|Title||Methane concentration phenotypes of dairy cows measured in automatic milking systems|
|Author(s)||Engelen, S. van; Bovenhuis, H.; Tol, van der, P.P.J.; Visker, M.H.P.W.|
|Event||6th Greenhouse Gas and Animal Agriculture Conference, Melbourne, 2016-02-16|
Animal Breeding and Genetics
Wageningen Institute of Animal ScienceWIAS
|Publication type||Poster (scientific)|
|Keyword(s)||Dairy cow - Methane - AMS - Infrared sensor|
|Abstract||The objective of this study was to explore methane (CH4) concentration phenotypes that can be used to perform genetic analyses on CH4 production of dairy cows.
Methane was measured with Fourier transformed infrared sensors twice per second during visits of automatic milking systems (AMS). Data were available for 549 Dutch dairy cows from 6 commercial farms with on average 66 AMS visits per cow. Mean and median of CH4 were calculated per AMS visit, for visits of at least 3 minutes. Data was analysed in ASReml 3.0 using the following model:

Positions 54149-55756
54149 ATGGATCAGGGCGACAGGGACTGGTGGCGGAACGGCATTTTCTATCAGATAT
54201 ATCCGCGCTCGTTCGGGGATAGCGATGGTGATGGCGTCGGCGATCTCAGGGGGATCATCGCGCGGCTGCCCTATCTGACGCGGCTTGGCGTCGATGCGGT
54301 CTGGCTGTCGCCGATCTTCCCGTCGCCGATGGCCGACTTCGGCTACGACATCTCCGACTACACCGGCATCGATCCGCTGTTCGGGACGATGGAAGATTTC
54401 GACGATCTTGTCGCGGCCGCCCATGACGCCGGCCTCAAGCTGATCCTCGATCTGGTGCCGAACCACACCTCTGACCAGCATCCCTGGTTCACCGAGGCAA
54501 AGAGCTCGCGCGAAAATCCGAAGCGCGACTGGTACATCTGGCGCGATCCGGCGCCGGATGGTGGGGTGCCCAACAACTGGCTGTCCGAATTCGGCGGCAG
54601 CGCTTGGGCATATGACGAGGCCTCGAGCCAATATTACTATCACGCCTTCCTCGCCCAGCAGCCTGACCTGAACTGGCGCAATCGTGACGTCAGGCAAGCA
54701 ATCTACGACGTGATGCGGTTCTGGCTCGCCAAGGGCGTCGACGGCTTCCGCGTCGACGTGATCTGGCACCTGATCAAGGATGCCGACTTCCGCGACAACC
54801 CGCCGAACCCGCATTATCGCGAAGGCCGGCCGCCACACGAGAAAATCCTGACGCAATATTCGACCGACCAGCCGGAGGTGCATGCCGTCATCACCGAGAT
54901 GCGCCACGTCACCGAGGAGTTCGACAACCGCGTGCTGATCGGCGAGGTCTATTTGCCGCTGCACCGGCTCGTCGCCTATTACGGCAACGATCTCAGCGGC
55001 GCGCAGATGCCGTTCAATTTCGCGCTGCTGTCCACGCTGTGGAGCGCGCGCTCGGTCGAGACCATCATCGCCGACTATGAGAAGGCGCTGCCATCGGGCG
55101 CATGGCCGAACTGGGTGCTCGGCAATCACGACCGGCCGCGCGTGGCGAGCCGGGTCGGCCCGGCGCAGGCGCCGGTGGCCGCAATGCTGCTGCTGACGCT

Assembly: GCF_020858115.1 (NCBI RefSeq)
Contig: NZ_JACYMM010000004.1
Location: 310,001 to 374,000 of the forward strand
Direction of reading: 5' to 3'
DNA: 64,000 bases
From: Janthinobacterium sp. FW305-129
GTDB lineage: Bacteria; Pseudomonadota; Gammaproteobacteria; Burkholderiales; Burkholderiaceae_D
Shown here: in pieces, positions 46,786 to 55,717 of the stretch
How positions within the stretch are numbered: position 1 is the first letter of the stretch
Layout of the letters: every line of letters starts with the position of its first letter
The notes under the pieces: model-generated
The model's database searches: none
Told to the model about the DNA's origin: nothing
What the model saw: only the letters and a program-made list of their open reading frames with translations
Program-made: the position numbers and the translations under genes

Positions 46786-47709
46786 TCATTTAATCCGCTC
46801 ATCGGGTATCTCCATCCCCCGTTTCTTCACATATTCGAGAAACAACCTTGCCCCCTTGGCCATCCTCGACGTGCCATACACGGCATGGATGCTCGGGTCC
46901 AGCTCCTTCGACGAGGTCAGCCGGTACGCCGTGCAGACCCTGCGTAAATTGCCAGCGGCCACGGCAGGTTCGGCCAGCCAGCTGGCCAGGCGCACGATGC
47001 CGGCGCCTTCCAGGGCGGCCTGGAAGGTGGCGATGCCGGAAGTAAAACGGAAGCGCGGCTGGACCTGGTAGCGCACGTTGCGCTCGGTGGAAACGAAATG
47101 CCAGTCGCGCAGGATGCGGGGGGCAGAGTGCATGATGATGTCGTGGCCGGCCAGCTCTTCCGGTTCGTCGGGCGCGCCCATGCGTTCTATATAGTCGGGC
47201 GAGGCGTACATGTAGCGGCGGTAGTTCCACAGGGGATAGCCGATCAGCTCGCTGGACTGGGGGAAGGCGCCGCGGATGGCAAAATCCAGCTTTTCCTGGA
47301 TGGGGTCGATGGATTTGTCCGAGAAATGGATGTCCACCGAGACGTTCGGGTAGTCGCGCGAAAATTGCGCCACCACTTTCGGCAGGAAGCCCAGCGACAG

Yijkl = µ + date.herd.AMSijk + animall + eijkl
where Yijkl is the dependent methane concentration phenotype; µ is the general mean; date.herd.AMSijk is the combined fixed effect of date i, herd j, and AMS k; animal is the random effect of lth animal; and eijkl is the random residual. Resulting variance components were used to estimate the repeatability as the animal variance divided by the total, animal and residual, variance.
The coefficient of variation for mean CH4 concentration was 99 % and for median CH4 concentration it was 97 %. The repeatability was 0.27 ± 0.01 for mean CH4 concentration and 0.22 ± 0.01 for median CH4 concentration. Repeatabilities are in line with other studies exploring CH4 production and suggest variation in CH4 production between cows. We expect that part of that variation is due to the genetic differences between cows. We are currently evaluating whether quality-filtering of data is needed, exploring different additional CH4 concentration phenotypes, and extending our dataset with the aim to perform genetic analyses of CH4 production of dairy cows.